My husband was sprawled across the bed a room away, iPad balanced on his knee.
“Ohhhh,” I heard him say.
I stopped reading and braced myself. I waited for him to call out that the zoo was closed
tomorrow, or that a friend had lost his uncle, or that a co-worker was getting a divorce.
“Robin Williams had Parkinson’s disease.”
The stone in my chest broke up.
“Ohhhh,” I echoed, trying to sound interested. “That would be a lot at once.”
“Depression and Parkinson’s disease?” he called back.
“And bi-polar disorder,” I replied, remembering a headline I had seen earlier in the day. I picked up reading where I had left off, while my mind drifted to the two people I knew with Parkinson’s.
I imagined it was not pleasant, but I was not upset for Williams. I was more bothered by the fact that we knew he had the disease at all. I was bothered that we knew about his depression, his bipolar disorder, his substance abuse and that last stint in rehab that wasn’t really for “rehab.”
Earlier in the day, we’d driven away from our hut in the woods, where we were on holiday and deprived of networks and wireless. As we left dirt roads and re-entered civilization, I lapped up the internet, skimming my portals to the rest of the world.
Every other post in my Facebook feed was about him. Sometimes it took me a while to figure out who, because the headlines and tributes, a few of which claimed to outdo the last, “the best,” and the “most heart-wrenching,” didn’t even bother to mention his name.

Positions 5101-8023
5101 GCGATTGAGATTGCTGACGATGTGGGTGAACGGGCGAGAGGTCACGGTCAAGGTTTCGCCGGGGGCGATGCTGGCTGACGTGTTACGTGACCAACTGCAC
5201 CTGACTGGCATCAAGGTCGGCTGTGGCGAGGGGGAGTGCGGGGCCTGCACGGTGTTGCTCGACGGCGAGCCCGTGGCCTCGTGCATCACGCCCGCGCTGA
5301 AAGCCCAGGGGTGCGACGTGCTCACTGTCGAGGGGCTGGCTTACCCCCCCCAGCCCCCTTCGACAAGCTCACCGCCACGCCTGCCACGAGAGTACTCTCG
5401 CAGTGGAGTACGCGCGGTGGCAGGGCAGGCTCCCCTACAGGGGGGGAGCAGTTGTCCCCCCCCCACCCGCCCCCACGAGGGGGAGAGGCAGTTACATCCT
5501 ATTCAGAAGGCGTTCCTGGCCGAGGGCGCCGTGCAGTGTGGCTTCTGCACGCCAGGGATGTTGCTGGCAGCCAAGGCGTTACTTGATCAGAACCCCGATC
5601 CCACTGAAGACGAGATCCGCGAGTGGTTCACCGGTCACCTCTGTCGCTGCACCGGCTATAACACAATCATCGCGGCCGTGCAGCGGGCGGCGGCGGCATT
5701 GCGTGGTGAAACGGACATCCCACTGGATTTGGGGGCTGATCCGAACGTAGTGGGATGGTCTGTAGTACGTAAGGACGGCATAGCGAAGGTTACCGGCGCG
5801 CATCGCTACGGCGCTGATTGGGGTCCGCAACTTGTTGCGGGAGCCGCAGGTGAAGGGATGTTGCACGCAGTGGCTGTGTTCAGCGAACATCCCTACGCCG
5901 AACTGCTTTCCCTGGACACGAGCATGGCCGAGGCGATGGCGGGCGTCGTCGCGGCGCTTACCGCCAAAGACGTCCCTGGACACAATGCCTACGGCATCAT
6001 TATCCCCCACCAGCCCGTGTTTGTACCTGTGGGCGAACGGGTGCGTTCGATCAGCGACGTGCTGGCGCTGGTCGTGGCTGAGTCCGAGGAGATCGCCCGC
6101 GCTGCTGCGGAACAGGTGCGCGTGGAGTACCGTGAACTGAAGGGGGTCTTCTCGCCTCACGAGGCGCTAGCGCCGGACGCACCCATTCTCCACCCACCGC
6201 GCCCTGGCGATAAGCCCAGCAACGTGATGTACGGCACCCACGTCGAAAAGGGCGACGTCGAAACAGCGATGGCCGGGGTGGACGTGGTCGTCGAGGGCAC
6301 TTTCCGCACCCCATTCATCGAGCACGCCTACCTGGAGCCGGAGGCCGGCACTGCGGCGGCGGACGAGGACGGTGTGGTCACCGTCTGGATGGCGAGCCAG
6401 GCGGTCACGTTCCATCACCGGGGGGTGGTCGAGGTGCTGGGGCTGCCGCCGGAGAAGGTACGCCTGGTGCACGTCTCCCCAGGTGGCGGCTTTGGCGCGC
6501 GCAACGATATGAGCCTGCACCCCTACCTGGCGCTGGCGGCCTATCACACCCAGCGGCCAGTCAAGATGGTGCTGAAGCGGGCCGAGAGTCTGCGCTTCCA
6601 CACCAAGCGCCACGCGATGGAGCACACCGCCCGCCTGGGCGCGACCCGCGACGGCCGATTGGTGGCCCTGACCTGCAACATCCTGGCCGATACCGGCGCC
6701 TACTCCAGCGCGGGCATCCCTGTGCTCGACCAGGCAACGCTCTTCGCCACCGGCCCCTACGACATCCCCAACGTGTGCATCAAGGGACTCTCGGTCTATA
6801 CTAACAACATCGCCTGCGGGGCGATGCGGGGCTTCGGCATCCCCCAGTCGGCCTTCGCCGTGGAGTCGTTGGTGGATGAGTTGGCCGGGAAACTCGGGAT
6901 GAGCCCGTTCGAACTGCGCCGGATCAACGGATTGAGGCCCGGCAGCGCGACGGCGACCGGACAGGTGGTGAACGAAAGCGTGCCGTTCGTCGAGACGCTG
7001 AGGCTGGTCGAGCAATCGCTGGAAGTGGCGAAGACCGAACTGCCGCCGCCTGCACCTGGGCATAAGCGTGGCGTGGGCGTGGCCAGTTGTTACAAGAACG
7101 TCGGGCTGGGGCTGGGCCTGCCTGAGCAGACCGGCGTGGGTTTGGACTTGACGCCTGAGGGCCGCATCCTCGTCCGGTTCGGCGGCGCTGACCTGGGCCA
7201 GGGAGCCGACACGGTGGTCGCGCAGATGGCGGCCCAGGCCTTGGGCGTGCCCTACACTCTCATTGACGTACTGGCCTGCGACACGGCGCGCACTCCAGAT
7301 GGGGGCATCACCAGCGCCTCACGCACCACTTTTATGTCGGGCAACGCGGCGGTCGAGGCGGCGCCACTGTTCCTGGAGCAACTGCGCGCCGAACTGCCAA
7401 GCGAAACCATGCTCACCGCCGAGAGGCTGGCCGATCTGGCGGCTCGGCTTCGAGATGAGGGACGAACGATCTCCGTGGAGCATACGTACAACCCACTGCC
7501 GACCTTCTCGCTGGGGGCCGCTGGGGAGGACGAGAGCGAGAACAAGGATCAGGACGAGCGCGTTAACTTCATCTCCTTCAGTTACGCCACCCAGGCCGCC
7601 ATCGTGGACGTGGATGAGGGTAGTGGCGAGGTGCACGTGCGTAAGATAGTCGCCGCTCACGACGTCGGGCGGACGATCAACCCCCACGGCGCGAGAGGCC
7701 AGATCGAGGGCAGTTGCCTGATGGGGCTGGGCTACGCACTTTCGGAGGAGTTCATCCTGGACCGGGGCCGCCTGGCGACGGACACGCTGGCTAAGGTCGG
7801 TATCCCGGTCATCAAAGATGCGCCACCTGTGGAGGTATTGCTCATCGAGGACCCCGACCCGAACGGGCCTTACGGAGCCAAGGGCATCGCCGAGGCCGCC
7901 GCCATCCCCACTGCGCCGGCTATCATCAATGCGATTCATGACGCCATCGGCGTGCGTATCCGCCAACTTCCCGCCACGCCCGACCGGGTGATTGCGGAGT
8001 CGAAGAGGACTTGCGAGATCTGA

It felt as if I had walked out of my wireless hut and into a cocktail party where everyone had been gossiping about Robin Williams’ death for the last quarter of an hour. No one was saying who anymore, only what. There I stood with my freshly shaken dirty martini, wondering what the hell everyone was wide-eyed and talking about.
“Did you hear about his daughter?”
“Zak? No, wait, that’s the son.”
“Yeah, I heard. She left Twitter.”
“Rush Limbaugh said he was leftist and that leftists are unhappy and lazy and that’s why he died.”
“Good god, what an asshole.”
“I totally agree.”
“I read he was bipolar.”
“It’s so tragic. It’s like the genie is finally free, and I am so sad about it.”
“Wow, how poignant. Can I quote you?”
“He died of asphyxiation, but he hung himself.”
Then the party falls quiet, because we are imagining the man, unable to breathe in his last moments.
At this point in the conversation, someone might turn to me and whisper, again, “It’s so sad,” to which I would answer, “It’s so personal.”
Robin Williams was a public figure. People are upset because they liked to see him onscreen, and because he played people we all want to know. It’s a shock for his audience to learn that the man behind the screen was apparently so unhappy.
We, that audience, subsist through social media: we exist in dimensions of information and participation. We define ourselves by the exchange of our tweets, blogs, reads, posts and comments. Participation lends us inclusion, and inclusion lends us validation.
Yet I wonder if, within these dimensions, we are able to move in reverse. Are we capable, namely, of limiting ourselves at those moments when “common decency” once dictated a motion toward modesty, self-restraint or understatement? How can we, in our current medium, practice collective restraint?
Because if there ever was a time to put a lid on it, that is now.
If there was ever an instance to let a legend take his life and for us to simply be sad about it, that is now.
If there was ever a moment for us to mourn – without needing his private life, history of mental health or our curiosity to go viral – that is now.
Let the girl tweet her grief about her dad, and leave her be. Can we do that?
I am sad, because we cannot.
© 2014 Anastasia Hacopian